Self-regardingness concerns acts and virtues focused on benefiting the self, and it is a prominent component of a person’s orientation to the world. Its strength in relation to other-regardingness has been disputed, with most accounts of moral psychology also attributing to us a natural concern for others, while some other accounts describe humanity as primarily or even exclusively egoistic (psychological egoism). Most scholars would agree, however, that self-regarding tendencies can and do coexist with other-regarding ones in various ways. Self-regardingness should not be confused with selfishness, because it does not necessarily exclude concern for others.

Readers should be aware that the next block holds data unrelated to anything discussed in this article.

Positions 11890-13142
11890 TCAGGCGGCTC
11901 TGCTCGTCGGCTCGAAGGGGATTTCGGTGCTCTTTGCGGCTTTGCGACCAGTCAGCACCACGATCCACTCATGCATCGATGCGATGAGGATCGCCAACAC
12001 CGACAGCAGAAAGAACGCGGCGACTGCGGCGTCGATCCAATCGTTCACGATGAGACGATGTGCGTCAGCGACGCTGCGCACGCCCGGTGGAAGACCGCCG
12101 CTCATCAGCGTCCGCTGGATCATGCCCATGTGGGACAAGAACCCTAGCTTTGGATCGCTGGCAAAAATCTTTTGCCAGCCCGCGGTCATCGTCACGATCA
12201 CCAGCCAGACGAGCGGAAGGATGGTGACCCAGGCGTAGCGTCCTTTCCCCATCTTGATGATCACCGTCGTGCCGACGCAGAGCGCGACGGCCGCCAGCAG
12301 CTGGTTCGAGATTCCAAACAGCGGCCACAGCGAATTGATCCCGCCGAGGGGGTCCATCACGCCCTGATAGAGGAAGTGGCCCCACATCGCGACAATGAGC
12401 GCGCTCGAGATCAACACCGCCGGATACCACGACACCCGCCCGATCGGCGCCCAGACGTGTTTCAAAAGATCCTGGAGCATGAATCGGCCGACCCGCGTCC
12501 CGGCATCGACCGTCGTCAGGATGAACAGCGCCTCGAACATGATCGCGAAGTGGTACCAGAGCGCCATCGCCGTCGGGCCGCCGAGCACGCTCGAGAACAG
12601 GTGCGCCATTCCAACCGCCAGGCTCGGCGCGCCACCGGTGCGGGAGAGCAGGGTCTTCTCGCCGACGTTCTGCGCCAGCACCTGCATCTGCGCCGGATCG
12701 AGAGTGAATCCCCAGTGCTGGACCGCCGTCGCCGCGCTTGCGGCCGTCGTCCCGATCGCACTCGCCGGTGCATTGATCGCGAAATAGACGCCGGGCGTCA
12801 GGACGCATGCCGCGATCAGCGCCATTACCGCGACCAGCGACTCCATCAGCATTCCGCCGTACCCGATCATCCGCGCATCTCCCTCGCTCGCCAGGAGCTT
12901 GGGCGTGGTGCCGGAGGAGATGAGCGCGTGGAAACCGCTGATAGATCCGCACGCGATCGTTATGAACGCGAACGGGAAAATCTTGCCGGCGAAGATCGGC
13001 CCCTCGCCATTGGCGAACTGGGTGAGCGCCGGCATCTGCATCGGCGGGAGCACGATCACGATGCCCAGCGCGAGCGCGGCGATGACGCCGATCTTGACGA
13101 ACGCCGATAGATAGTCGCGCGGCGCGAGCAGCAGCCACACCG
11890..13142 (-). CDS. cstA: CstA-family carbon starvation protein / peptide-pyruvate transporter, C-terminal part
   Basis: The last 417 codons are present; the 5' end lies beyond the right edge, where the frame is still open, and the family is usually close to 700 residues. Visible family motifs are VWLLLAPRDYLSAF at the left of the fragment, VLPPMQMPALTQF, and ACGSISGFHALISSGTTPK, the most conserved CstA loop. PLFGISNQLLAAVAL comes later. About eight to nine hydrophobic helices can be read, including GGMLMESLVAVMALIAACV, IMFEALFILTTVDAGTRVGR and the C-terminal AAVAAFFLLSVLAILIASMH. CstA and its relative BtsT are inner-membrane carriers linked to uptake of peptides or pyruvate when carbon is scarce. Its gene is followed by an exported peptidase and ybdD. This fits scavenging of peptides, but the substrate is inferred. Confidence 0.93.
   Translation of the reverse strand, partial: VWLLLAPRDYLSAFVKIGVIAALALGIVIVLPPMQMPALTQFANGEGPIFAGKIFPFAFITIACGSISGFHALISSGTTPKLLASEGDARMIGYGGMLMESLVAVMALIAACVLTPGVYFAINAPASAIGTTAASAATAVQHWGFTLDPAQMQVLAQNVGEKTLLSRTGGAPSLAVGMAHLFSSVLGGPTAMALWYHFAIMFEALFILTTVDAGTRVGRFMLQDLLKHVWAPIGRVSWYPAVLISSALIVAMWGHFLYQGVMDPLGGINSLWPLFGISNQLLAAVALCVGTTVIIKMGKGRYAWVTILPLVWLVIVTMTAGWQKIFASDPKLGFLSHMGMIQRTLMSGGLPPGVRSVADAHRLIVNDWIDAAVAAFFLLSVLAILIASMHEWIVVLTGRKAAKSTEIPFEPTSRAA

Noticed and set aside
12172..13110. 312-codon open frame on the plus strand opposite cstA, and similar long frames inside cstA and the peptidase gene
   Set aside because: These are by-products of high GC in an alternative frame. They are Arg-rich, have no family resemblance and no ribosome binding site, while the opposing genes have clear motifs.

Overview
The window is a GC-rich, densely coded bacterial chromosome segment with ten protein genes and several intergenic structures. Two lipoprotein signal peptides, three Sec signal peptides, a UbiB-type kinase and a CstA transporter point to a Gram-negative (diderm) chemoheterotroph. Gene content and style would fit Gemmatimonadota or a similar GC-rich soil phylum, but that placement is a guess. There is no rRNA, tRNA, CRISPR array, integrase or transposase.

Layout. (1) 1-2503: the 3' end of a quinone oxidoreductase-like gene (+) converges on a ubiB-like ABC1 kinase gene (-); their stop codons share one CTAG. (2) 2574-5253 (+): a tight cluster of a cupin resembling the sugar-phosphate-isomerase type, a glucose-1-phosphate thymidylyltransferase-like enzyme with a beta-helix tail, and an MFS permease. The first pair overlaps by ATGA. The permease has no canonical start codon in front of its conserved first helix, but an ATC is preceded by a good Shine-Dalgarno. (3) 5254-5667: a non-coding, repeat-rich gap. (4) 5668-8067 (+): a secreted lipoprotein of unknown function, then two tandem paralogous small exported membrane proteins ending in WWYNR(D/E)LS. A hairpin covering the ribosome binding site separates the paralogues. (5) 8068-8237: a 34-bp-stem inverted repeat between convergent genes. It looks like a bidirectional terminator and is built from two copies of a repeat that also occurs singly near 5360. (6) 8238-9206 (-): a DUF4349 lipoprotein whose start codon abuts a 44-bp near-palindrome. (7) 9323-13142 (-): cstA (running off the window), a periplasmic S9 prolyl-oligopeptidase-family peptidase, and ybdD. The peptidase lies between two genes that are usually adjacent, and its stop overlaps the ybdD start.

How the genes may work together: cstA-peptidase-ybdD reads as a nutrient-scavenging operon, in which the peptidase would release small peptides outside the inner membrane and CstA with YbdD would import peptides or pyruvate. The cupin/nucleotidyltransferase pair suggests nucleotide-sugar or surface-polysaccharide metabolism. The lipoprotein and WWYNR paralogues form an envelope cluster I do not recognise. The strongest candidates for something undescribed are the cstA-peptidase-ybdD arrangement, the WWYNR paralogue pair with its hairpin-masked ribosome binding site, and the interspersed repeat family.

In modern ethics, the moral legitimacy of self-regardingness ranges from its celebration in ethical egoism to its complete denial in altruism. Self-regarding acts and virtues are frequently classified as nonmoral, ...

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